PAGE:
The public support a universal living wage - even if it costs jobs

Sixty per cent of workers agree that the minimum wage should be raised to the level of the living wage.

It's now hard to find a politician who doesn't think the living wage is a good idea. Those companies who pay their employees at least £7.45 an hour (or £8.55 in London), report increased productivity, reduced absenteeism, improved morale and higher staff retention rates. And the government benefits too. The IFS estimates that for every £1 spent on raising pay to living wage level, around 50p returns to the Treasury in the form of reduced welfare payments and higher tax revenues. 

It's statistics like this that prompt some to ask why we shouldn't simply raise the minimum wage (currently £6.19 an hour) to the level of its younger brother. It's an option that all party leaders, including Ed Miliband, have so far rejected but what do the voters think? Labour List has just published a new Survation poll (carried out as part of the Unions21 Fair Work Commission) of 1,004 employed people showing that 60 per cent support a compulsory living wage - even if it costs jobs. Asked whether the government should "increase the minimum wage to ensure everyone earns enough to meet reasonable living costs, even if this results in job losses", 71 per cent of Labour voters, 66 per cent of Lib Dems and 44 per cent of Conservatives say yes. There is, as Mark Ferguson notes, majority support for the move across all regions of the UK and all classes. 

The key qualification, of course, is that only those in employment were polled. Those out of work might be less sympathetic to the idea of a universal living wage. Modelling by the National Institute of Economic and Social Research suggests the policy would reduce labour demand by 160,000 jobs, the equivalent of a 0.5 per cent rise in unemployment. But as Jon Stone has previously argued on The Staggers, the risk of higher unemployment deserves to be weighed against the potential benefits of the move. The Resolution Foundation estimates that a mandatory living wage would save the government £2bn a year in lower benefits and higher tax receipts, money that could be used to fund employment programmes, such as Labour's jobs guarantee. At the same time, it would dramatically improve work incentives and act as a powerful economic stimulus.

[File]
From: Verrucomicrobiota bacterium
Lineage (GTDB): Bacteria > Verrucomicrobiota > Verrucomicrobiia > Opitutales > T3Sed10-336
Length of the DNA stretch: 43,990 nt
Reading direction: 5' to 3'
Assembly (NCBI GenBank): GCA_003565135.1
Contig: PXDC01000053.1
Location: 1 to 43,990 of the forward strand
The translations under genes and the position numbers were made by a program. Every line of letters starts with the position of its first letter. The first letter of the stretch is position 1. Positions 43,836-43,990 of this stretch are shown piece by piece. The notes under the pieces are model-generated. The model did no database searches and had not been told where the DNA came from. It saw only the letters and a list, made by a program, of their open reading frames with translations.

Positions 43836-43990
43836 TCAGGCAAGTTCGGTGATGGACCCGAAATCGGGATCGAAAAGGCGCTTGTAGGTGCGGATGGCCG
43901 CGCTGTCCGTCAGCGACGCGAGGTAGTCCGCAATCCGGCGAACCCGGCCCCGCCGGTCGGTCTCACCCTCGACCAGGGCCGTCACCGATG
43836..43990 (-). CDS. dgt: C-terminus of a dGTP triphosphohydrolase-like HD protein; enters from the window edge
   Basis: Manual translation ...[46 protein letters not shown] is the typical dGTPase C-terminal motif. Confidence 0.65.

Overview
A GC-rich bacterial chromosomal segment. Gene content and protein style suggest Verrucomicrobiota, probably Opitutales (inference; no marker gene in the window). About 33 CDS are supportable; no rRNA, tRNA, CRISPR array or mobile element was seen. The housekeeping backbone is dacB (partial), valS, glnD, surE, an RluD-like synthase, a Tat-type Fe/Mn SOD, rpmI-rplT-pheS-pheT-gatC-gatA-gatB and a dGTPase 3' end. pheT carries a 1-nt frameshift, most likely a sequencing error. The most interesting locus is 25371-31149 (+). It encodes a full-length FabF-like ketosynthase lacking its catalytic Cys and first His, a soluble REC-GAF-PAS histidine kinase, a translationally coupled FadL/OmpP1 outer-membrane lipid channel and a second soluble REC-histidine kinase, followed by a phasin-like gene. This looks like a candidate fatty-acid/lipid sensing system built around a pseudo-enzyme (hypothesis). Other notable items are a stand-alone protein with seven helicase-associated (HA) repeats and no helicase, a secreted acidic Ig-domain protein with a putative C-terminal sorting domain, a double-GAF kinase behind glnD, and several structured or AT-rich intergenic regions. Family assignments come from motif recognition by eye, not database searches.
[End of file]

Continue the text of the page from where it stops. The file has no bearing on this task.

The public, as is often the case, are ahead of the politicians on this debate. At the very least, the arguments above deserve to be heard in Westminster. 

Ed Miliband addresses workers at Islington Town Hall on November 5, 2012 in London. Photograph: Getty Images.

George Eaton is political editor of the New Statesman.

Garry Knight via Creative Commons
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Why Barack Obama was right to release Chelsea Manning

A Presidential act of mercy is good for Manning, but also for the US.

In early 2010, a young US military intelligence analyst on an army base near Baghdad slipped a Lady Gaga CD into a computer and sang along to the music. In fact, the soldier's apparently upbeat mood hid two facts. 

First, the soldier later known as Chelsea Manning was completely alienated from army culture, and the callous way she believed it treated civilians in Iraq. And second, she was quietly erasing the music on her CDs and replacing it with files holding explosive military data, which she would release to the world via Wikileaks. 

To some, Manning is a free speech hero. To others, she is a traitor. President Barack Obama’s decision to commute her 35-year sentence before leaving office has been blasted as “outrageous” by leading Republican Paul Ryan. Other Republican critics argue Obama is rewarding an act that endangered the lives of soldiers and intelligence operatives while giving ammunition to Russia.